I’d recommend getting your bike into the best mechanical shape it can be. Find out what are the most common issues with your model and see if you have the skills and tools to fix them. If not, which is fine because not everyone has to be a mechanic, take some extra money in case you need repairs. Change the tyres, chain and sprockets, worn out brake pads and maybe even clutch and throttle cables. Clean the carburettor if you know how to and charge the battery. Basically, replace whatever you can before it breaks, especially if you haven’t done it in the recent past. Something might still break on the way, but at least you’ll minimise that risk.

I had a route plan made for every single day of riding including details such as distance I needed to cover, temperature, pit stops, and documentation required for crossing borders and I always familiarised myself with it the night before. I always knew by what time I needed to get up and leave to arrive on time, I knew where I was heading, what towns were on the way and what clothes I should’ve prepared. All this just to keep my mind at peace as much as possible so I could focus exclusively on enjoying the ride.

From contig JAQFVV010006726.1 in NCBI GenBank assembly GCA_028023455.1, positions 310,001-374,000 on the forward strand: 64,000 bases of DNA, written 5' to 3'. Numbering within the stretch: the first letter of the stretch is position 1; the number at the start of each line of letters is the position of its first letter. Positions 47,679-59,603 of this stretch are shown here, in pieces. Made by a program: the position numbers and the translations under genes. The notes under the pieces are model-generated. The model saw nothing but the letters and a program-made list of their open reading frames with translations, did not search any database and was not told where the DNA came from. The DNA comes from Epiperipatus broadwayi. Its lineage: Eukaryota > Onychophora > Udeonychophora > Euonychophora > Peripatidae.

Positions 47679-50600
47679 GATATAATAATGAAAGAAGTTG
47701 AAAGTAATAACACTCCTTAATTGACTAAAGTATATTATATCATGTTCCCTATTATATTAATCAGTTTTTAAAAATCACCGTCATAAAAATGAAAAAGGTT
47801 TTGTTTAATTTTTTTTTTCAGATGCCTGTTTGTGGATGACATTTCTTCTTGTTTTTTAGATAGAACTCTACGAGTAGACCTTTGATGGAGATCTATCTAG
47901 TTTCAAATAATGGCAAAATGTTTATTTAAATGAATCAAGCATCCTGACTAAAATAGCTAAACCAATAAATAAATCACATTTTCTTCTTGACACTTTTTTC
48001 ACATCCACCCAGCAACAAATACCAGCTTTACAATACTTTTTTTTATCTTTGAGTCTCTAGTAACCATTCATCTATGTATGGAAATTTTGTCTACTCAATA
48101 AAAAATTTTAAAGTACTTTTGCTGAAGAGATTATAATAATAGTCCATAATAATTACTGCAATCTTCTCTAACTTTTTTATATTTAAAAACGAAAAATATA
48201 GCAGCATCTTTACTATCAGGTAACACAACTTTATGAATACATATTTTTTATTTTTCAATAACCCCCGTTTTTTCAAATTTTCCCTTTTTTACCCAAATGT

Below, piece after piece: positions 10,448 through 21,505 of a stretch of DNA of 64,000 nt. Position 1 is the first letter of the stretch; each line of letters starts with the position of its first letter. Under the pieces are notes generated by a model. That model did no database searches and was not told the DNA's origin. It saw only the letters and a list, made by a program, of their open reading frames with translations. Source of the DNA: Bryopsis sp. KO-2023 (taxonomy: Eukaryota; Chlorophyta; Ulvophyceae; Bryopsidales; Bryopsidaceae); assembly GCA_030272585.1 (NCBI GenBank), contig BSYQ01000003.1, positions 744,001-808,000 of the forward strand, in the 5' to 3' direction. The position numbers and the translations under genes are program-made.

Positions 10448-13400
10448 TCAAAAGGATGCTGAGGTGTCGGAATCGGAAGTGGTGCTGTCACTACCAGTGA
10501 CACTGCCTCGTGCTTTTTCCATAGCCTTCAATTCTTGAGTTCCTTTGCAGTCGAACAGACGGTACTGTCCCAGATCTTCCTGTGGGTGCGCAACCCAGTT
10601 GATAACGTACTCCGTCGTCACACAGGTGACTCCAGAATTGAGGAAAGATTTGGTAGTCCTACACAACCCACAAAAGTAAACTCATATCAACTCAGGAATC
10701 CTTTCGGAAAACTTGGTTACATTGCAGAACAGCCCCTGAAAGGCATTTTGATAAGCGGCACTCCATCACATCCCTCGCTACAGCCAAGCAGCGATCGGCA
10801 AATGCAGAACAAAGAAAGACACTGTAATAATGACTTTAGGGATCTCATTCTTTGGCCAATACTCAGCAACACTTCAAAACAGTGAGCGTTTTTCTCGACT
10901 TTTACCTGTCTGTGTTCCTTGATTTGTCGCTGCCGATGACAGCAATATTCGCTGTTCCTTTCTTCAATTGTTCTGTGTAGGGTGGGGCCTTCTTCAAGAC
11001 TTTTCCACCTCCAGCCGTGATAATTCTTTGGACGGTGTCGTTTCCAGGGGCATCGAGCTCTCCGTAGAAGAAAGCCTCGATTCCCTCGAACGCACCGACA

I still lost my way once while riding from Seville to Jerez de la Frontera in southern Spain – it was so hot that my iPhone shut down and the road I took was too small to be marked on my paper map. Afew times I was also freezing during those early morning rides and then melting in the afternoon sun, these were just small accidents but I feel like if I didn’t do my homework at all they could have quickly become daily nightmares.